Melissa's Reviews > Mrs. Frisby and the Rats of NIMH

Mrs. Frisby and the Rats of NIMH by Robert C. O'Brien
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Oct 25, 11

bookshelves: junior-chapter
Read in October, 2011

Mrs. Frisby and the Rats of NIMH
By: Robert C. O'Brien
Illustrated by: Zena Bernstein

Genre: Fantasy

Mrs. Frisby, a recently widowed mom of 4 mice, would love nothing more than to keep her son, who has recently come down with pneumonia, warm and safe but Moving Day is soon arriving. She employs the help of many unusual animals around the Fitzgibbon's farm: a crow, an owl, a family of unusually smart rats, and other mice. The story is completely fantasy-based with some realistic problems. The determination and love felt by Mrs. Frisby is great and proves to be what is needed to keep her family together.

Critique:
A. The humanistic characteristics given to the animals in this story are amazing. The names also provide some insight into the characters and the story.
B. Animals communicate with each other in a way that humans cannot always decipher. I have no doubt that the animals in the wilderness have an extraordinary amount of respect for each other. While I doubt that a mouse would have sought the advice of an owl, the communication is real. I was a little disappointed in the fact that the author never revealed what NIMH stood for or what happened to the rats after they moved. A sequel may have been an excellent way to sum up this information. Humans can barter, steal or pay for goods and services. The animals in this story acted just like humans. They worked together in their own little communities.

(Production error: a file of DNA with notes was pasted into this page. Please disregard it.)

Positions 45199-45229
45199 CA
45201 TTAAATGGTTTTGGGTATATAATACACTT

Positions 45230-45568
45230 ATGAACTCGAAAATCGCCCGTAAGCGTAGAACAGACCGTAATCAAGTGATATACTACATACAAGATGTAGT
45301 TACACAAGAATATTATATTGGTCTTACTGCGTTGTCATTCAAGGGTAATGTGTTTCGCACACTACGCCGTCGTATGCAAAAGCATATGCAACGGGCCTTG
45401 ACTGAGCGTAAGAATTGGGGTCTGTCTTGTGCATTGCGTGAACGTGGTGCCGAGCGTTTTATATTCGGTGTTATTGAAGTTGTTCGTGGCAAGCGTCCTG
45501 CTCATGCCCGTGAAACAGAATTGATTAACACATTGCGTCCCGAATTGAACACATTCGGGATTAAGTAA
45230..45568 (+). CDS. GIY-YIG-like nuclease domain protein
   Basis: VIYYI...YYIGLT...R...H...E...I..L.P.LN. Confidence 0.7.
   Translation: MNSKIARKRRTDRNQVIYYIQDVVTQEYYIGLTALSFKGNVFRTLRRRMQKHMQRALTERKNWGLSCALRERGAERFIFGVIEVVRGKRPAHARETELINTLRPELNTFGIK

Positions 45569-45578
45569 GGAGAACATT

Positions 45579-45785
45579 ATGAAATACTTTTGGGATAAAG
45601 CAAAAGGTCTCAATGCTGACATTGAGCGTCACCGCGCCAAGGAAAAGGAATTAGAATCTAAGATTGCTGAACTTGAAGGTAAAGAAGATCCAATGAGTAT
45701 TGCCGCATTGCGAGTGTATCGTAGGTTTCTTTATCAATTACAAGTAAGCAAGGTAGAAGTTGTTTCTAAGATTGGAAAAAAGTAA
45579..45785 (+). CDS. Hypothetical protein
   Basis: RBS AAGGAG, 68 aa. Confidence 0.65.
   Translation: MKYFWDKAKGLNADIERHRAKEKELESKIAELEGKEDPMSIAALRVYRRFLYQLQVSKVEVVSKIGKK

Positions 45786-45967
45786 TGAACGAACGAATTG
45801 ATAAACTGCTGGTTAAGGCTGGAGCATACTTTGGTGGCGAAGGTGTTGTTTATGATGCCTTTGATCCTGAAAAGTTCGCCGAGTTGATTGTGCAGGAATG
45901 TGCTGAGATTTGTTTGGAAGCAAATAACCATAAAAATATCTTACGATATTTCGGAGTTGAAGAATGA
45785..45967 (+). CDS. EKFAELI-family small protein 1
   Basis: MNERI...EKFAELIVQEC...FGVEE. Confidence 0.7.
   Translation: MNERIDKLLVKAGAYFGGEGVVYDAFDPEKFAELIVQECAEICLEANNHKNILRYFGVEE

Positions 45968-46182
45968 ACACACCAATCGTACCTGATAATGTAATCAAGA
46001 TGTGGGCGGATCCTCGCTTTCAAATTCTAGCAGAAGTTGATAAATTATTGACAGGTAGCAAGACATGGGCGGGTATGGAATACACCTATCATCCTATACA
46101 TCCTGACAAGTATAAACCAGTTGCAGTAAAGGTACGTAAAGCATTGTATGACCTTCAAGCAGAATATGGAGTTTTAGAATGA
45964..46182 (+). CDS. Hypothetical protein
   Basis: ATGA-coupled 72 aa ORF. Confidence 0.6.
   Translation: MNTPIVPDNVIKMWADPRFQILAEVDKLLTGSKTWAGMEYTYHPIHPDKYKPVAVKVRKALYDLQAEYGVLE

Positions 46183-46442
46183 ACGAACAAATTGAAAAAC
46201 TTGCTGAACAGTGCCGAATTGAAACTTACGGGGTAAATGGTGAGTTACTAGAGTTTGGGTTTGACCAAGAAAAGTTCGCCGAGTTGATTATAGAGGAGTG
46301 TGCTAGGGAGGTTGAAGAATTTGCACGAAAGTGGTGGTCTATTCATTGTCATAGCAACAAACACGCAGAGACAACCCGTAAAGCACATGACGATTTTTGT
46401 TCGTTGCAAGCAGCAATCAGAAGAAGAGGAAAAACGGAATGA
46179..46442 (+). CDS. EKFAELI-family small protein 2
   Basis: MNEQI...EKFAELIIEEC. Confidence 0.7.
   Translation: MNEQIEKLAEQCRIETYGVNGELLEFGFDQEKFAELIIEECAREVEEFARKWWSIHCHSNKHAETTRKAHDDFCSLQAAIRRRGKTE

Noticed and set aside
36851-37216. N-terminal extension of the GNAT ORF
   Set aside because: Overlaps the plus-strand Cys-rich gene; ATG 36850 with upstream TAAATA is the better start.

The story even included a doctor. What story wouldn't be complete without a way for the sick to be cured?
C. The name given to this doctor is cute: Mr. Ages. It is as if his name gives all insight needed into his character. He is an older mouse but wise. He is also white, unlike that of the other mice on Mr. Fitzgibbon's farm. The color white can signify a few things: Peaceful, gentleness or age (old).
The names given to the rats are also significant. Nicodemus is the insightful, intelligent, and leader quality rat in the rat community. When I see the name "Nicodemus" I think of scientist, leader, genius and the like. Mrs. Frisby's children all had normal names: Cynthia, Martin, Teresa and Timothy. When I read of Timothy, I think of "Little Timmy" from the Scrooge. Little Timmy was sickly and weak in the Scrooge and he is in this story as well. The cat's name is Dragon. That sounds ferocious and befitting for a cat in a mouse's eyes. Another rat's name is Brutus. That sounds muscular and strong. And that is the characteristics that "Brutus" portrayed in the story.
The rats had running water and electricity. They were hiding out from the doctors at NIMH. It's like they are escaped prisoners that are constantly looking over their shoulder for fear of being captured or discovered. Indeed, these rats were far more intelligent than any rat I have ever come across. The animals in the story live as the humans do. They have beds, they search for food, and they get sick as humans do.

Curriculum Connection:
This is a great novel for students to read. I would use the novel in my English class for fifth graders. Trelease states that the book is acceptable for fourth through sixth graders but I think it may be a bit complex for some fourth graders. I was also very surprised to find the amount of study guides and curriculum connection guides that are found on the internet for this novel.
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Janine It's not mentioned in the book but NIMH stands for the National Institute of Mental Health, the facility where they conducted experiments on the rats.


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